- Inflections of 'buckle' (v): (⇒ conjugate)
- v 3rd person singular
- v pres pverb, present participle: -ing verb used descriptively or to form progressive verb--for example, "a singing bird," "It is singing."
- v pastverb, past simple: Past tense--for example, "He saw the man." "She laughed."
- v past pverb, past participle: Verb form used descriptively or to form verbs--for example, "the locked door," "The door has been locked."
WordReference Random House Learner's Dictionary of American English © 2020
buck•le /ˈbʌkəl/USA pronunciation
n., v., -led, -ling. n. [countable]
WordReference Random House Unabridged Dictionary of American English © 2020
- a piece of metal attached to one end of a belt or strap, used for fastening to the other end of the same strap or to another strap:His brass belt buckle flashed in the light.
- to fasten with a buckle or buckles: [~ + object]Buckle your seat belt.[~ + on + object]The officer buckled on his pistol.[~ + object + on]He buckled his pistol on.
- to bend because of fatigue:[no object]Suddenly my knees buckled.
- to bend, curl, or collapse suddenly because of heat or pressure: [no object]When the earthquake hit, several highways buckled.[~ + object]The intense heat buckled the road.
- buckle down, [no object] to set to work with strength and determination:Just buckle down and practice.
- buckle under, [no object] to surrender, give way, or yield to another:The stubborn worker finally began to buckle under.
- buckle up, [no object] to fasten one's belt, seat belt, or buckles:Please buckle up now; we're about to land.
(buk′əl),USA pronunciation n., v., -led, -ling. n.
- a clasp consisting of a rectangular or curved rim with one or more movable tongues, fixed to one end of a belt or strap, used for fastening to the other end of the same strap or to another strap.
- any similar contrivance used for such purposes.
- Jewelryan ornament of metal, beads, etc., of similar appearance.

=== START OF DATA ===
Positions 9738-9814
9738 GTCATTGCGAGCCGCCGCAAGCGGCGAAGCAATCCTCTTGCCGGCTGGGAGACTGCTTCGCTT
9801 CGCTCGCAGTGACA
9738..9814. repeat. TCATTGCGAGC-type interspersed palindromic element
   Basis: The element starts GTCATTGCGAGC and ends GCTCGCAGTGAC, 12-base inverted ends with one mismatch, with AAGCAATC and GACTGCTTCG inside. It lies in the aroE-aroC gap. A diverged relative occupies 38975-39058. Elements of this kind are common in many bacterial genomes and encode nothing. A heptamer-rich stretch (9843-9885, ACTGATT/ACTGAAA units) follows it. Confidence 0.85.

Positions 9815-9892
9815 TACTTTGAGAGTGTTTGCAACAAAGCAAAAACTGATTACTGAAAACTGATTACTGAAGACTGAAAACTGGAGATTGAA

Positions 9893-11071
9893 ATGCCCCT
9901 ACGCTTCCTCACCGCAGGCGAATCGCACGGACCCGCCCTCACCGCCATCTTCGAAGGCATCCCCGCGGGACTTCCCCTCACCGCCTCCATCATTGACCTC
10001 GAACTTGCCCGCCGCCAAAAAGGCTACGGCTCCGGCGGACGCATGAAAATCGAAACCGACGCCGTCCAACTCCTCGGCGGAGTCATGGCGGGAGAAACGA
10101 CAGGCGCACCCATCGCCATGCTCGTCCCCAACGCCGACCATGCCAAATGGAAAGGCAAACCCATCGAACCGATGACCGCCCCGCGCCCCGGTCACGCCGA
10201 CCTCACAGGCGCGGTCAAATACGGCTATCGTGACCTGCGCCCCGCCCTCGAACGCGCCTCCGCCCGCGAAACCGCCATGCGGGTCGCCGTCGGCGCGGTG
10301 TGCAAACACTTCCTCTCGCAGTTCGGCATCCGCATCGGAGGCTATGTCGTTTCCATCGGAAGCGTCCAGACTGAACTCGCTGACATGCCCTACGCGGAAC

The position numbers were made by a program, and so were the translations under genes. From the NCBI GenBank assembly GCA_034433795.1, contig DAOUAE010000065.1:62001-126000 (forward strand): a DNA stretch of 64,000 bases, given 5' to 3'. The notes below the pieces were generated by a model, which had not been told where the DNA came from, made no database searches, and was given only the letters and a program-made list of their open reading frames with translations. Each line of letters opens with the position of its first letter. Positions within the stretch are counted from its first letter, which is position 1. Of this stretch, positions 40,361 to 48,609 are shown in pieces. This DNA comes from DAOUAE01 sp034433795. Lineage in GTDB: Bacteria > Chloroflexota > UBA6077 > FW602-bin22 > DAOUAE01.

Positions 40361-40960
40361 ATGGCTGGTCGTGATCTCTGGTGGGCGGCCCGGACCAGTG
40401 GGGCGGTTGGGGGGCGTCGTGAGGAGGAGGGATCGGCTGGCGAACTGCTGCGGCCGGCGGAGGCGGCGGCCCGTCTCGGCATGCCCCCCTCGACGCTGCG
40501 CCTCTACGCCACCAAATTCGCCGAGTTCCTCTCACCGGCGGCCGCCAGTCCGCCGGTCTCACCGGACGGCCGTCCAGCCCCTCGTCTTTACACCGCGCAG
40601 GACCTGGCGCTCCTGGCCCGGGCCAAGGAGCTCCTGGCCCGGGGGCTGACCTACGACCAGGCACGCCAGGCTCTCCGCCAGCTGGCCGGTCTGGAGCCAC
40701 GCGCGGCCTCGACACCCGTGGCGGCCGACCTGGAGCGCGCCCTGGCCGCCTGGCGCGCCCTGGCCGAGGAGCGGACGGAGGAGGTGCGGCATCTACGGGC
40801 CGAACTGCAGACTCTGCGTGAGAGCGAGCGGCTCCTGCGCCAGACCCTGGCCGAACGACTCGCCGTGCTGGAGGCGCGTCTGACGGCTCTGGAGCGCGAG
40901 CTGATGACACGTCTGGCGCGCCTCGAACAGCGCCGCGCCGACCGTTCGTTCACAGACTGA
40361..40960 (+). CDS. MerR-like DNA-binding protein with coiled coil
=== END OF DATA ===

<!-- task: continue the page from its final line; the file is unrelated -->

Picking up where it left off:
- a bend, bulge, or kink, as in a board or saw blade.
- to fasten with a buckle or buckles:Buckle your seat belt.
- to shrivel, by applying heat or pressure;
- to prepare (oneself ) for action;
apply (oneself ) vigorously to something.
- to bend, warp, or cause to give way suddenly, as with heat or pressure.
- to close or fasten with a buckle:Grandmother always wore shoes that buckled.
- to prepare oneself or apply oneself:The student buckled to the lesson.
- to bend, warp, bulge, or collapse:The bridge buckled in the storm.
- to yield, surrender, or give way to another (often fol. by under):She refused to take the medicine, but buckled under when the doctor told her to.
- buckle down, to set to work with vigor;
concentrate on one's work:He was by nature a daydreamer and found it hard to buckle down.
- buckle up, to fasten one's belt, seat belt, or buckles:She won't start the car until we've all buckled up.
- Latin buc(c)ula cheekpiece (of a helmet), strip of wood, etc., resembling a cheekpiece, equivalent. to bucc(a) cheek + -ula -ule
- Anglo-French bo(u)cle, bucle
- Middle English bocle 1300–50
- 8.See corresponding entry in Unabridged sag, bulge, twist;
Collins Concise English Dictionary © HarperCollins Publishers::
buckle /ˈbʌkəl/ n
- a clasp for fastening together two loose ends, esp of a belt or strap, usually consisting of a frame with an attached movable prong
- an ornamental representation of a buckle, as on a shoe
- a kink, bulge, or other distortion: a buckle in a railway track
Etymology: 14th Century: from Old French bocle, from Latin buccula a little cheek, hence, cheek strap of a helmet, from bucca cheek
- to fasten or be fastened with a buckle
- to bend or cause to bend out of shape, esp as a result of pressure or heat
'buckle' also found in these entries: